The silence of god during this period can be deafening. Divine hiddenness begins to look strikingly similar to non-existence. The call out to god is increasingly desperate.
God, DO SOMETHING! ANYTHING!.
During this stage it is common to feel like you are doing something wrong. It can feel like you are not seeking god enough or not in the right way. The initial feelings of guilt from precipitating events can mount.
It is easier to blame yourself than to acknowledge the possibility that god is not real. A common response is the dreaded, “I must not be in god’s will,” as if “god’s will” were discernible. This will be particularly painful in religious traditions where many community members often claim to “know god’s will.”
As in the previous stage, there may be a renewed effort to “work harder,” but ultimately this is a delaying tactic. This is the beginning of the end. Cognitive dissonance is peaking. Confirmation bias is starting to fail. Doubt is a constant companion.
Make a list of all the things that are causing you to doubt.
Think about each item on the list and decide if it has validity.
Stop trying to keep the plates spinning and see what happens.
Answer the question, “What if it is not your fault?”
Permission to doubt
Up to this point the stages have been about things that happen to you not necessarily by choice. The permission to doubt stage is a proactive one. Consciously or subconsciously you give yourself permission to doubt. I particularly like the description of this stage from the ex-christian.net forum: Curiosity Killed The Cat.
The permission to doubt stage is a conscious acknowledgement that doubt is not your fault. It is the attempt at letting go of pent up guilt. It is the recognition that doubt cannot be denied or contained forever. Doubt must be addressed directly on its merits.
One description of deconversion is the gradual, even subconscious, raising of one’s standards of evidence until the weak, circumstantial, and special pleading nature of the faith tradition’s explanations becomes obvious.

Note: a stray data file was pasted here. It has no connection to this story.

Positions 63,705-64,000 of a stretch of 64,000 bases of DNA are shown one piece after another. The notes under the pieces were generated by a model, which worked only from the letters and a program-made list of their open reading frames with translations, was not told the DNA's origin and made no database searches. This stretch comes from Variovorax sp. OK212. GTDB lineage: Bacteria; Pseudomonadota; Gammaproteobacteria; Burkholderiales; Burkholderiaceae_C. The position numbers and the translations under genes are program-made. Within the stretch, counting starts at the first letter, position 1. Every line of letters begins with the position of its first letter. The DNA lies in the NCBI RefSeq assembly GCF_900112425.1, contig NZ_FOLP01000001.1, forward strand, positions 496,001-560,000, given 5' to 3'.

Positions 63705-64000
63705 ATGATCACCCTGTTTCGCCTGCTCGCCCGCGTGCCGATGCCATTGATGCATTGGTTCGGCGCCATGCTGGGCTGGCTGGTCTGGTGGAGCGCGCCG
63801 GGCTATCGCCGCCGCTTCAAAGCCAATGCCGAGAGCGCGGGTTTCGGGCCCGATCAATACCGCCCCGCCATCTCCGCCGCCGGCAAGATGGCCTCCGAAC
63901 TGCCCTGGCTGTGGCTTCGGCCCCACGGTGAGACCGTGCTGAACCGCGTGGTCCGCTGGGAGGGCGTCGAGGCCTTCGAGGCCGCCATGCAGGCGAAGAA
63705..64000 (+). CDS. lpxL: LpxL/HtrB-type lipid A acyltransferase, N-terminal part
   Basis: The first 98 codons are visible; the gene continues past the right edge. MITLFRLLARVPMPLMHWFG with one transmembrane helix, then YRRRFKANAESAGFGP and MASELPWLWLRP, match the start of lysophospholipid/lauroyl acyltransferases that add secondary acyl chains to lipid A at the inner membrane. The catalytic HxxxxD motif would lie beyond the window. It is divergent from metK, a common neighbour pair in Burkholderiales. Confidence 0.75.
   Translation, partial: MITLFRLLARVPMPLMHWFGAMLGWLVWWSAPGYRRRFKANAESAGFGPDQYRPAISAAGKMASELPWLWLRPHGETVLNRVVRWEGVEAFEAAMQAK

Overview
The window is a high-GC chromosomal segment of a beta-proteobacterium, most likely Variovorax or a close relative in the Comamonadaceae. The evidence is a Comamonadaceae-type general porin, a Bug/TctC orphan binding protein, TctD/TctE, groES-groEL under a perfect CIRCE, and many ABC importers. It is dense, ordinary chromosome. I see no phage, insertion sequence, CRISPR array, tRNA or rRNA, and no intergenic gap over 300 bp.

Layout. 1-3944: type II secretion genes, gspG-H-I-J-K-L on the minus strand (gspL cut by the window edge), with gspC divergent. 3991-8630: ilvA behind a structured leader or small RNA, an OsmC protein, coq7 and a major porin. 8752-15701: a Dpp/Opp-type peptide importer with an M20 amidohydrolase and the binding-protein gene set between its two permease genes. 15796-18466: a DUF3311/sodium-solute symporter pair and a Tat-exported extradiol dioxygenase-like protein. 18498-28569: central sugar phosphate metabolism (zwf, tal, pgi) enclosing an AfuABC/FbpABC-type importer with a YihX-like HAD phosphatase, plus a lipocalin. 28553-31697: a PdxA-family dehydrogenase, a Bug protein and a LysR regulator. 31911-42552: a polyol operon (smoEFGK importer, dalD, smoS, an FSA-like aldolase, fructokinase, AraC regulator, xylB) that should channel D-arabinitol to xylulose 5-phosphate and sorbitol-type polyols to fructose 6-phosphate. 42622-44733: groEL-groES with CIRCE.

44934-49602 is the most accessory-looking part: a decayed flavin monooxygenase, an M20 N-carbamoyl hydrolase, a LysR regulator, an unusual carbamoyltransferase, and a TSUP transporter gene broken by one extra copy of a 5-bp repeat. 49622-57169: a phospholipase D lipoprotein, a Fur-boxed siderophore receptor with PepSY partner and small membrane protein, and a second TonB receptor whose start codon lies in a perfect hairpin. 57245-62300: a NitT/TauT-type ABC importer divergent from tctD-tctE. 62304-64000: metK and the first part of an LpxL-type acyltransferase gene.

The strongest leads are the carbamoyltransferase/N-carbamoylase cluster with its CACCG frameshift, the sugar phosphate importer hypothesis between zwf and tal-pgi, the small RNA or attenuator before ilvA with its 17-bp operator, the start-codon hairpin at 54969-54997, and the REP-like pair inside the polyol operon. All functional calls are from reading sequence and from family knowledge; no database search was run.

At which point it all comes crashing down.
In “Letting Go of God”, Julia Sweeney describes this stage as putting on the “Not believing in God glasses.” What does the world look like if you do not assume god’s existence?
Depending on where you are at in this phase you may still identify as a believer. That is OK. But you are taking a more proactive examination of your faith. Or you may feel at this point things are going downhill fast and the outcome is a forgone conclusion. Either way you are taking active steps to learn and explore.
Doubt* is your subconsciousness telling you the truth.
*Religious doubt. I don’t think this is true for all non-religious cases. See for example the Dunning-Kruger effect.
Cognitive dissonance is either peaking at this point or already on the decline as you come to grips with the answers you discover. You may begin to recognize how confirmation bias has been fooling you.
Reverse the old believer’s advice to doubt your doubts and trust your doubts instead.
Can you find objective (non-subjective) reasons for your faith?
Can you find evidence that would convince a skeptic or yourself that god is real?
Let your curiosity guide you. Investigate the things you have been afraid or unwilling to explore. Read atheist books and blogs. Explore science that contradicts your faith like evolution and cosmology. What else has been off limits? Go check it out.
Deconstruction is the stage of the sophisticated believer and the liberal theologian. It is a rejection of puerile fundamentalism. At this stage you may actively start to reject elements of religious dogma without throwing the baby out with the bath water. It may be time to retire doctrines that no longer work in the modern world like inerrancy of scriptures, creationism or ancient social morality.
This stage is an embracing of science, education and modern ethics. It acknowledges the complicated world out there and the failure of fundamentalism to address that world. This stage can be a focus on the social gospel. People have become more important than religious dogma.